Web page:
Definition: Out of total purchases of a customer of a product or service, what percentage goes to a company defines its market share. In other words, if consumers as a whole buy 100 soaps, and 40 of which are from one company, that company holds 40% market share.
Divide your company’s sales (if your company has only one type of product) or your product’s sales (if your company has multiple products) by industry revenue (available in the Economic Census) or industry profiles. Company shares are available in the industry report under the tab Major Companies.
A Lion’s Share of the Market
Use this measure to get a general idea of the size of a company relative to the industry. Investors look at market share increases and decreases as a possible sign of relative competitiveness of a company’s products or services.
Market share is calculated by dividing the total sales of one particular product or industry by the sales of one company over the same period of time.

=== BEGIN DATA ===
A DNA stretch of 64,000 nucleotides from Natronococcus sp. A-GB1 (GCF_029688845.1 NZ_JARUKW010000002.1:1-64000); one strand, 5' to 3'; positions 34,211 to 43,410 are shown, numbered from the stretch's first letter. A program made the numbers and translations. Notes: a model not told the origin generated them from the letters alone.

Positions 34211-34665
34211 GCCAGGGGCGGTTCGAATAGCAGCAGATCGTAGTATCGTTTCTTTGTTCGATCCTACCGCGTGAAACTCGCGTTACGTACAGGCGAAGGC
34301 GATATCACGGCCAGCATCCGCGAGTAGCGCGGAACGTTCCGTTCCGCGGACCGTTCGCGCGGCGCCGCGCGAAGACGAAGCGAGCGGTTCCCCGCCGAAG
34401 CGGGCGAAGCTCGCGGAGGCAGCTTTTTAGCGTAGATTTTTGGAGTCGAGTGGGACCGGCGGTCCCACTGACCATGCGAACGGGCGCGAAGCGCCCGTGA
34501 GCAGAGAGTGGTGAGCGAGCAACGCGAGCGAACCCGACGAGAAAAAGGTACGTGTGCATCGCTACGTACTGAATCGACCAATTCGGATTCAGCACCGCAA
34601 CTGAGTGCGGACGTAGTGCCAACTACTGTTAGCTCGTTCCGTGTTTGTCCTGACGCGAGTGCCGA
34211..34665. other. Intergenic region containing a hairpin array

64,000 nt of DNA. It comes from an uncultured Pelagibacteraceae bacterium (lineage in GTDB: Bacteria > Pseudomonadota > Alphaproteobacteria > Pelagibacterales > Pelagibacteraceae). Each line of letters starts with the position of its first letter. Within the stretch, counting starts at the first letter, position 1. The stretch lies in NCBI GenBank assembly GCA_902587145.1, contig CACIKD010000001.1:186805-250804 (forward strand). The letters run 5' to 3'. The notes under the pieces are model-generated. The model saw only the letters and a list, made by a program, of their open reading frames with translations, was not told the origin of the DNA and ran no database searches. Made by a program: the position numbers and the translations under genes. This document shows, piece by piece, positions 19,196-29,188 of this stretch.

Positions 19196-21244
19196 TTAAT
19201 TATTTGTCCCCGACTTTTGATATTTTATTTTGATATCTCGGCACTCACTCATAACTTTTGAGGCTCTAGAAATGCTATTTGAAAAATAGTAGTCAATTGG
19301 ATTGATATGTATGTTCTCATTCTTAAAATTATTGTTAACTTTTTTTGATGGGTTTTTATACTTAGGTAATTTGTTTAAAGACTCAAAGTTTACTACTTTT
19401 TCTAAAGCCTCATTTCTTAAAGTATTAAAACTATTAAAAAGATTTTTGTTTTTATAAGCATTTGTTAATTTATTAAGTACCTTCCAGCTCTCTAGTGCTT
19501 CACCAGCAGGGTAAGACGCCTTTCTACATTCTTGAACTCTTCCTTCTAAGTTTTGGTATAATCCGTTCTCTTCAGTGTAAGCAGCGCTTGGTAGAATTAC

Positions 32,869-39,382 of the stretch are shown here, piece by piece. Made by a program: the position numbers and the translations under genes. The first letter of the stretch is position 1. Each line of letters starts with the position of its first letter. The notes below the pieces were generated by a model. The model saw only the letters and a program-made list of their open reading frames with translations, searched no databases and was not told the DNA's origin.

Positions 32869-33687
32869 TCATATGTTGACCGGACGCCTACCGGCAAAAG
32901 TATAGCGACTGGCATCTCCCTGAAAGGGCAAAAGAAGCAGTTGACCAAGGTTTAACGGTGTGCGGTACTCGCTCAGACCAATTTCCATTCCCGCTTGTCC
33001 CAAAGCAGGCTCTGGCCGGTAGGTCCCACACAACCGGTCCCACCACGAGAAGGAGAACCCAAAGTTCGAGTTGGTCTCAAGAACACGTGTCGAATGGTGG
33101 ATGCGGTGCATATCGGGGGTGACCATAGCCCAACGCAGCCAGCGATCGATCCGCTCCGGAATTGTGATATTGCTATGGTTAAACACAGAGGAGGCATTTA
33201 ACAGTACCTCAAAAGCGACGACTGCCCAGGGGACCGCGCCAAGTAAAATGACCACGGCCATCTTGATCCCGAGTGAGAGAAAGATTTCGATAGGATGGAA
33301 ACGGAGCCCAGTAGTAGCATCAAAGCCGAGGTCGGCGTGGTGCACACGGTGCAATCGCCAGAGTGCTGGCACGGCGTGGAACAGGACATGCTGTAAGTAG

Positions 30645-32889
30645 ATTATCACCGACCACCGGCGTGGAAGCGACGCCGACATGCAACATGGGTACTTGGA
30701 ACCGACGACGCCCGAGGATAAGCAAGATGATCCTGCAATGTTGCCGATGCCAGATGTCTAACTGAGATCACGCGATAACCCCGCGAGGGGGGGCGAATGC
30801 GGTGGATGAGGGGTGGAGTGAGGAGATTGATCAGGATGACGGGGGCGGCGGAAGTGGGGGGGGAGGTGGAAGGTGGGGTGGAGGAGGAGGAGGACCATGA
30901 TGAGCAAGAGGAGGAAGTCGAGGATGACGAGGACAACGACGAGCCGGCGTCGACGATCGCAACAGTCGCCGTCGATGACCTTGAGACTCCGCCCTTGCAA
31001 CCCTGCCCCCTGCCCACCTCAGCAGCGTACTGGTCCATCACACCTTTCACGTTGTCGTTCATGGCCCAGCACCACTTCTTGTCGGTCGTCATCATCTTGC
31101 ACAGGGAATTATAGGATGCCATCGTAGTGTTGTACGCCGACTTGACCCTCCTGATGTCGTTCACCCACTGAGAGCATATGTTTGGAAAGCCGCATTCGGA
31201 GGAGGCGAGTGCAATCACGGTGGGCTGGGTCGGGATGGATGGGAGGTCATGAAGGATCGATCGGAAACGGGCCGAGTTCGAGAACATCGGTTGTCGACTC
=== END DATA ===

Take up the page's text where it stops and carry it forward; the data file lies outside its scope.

A common method to analyzing a stock is studying its price-to-earnings ratio. You calculate the P/E ratio by dividing the stock’s market value per share by its earnings per share. To determine the value of a stock, investors compare a stock’s P/E ratio to those of its competitors and industry standards.
How do I find a company’s market position?
Determining market position depends on three main tasks:
- Figure out your point of difference. Your unique attributes are what set you apart from your competitors and attract clients to your offering. …
- Decide which customers you serve the best. …
- Find your place in the competitive landscape.
Divide the number of issued shares by the number of authorized shares, and then multiply by 100 to convert to a percentage.
For example, if a company sold $100 million in tractors last year domestically, and the total amount of tractors sold in the U.S. was $200 million, the company’s U.S. market share for tractors would be 50%.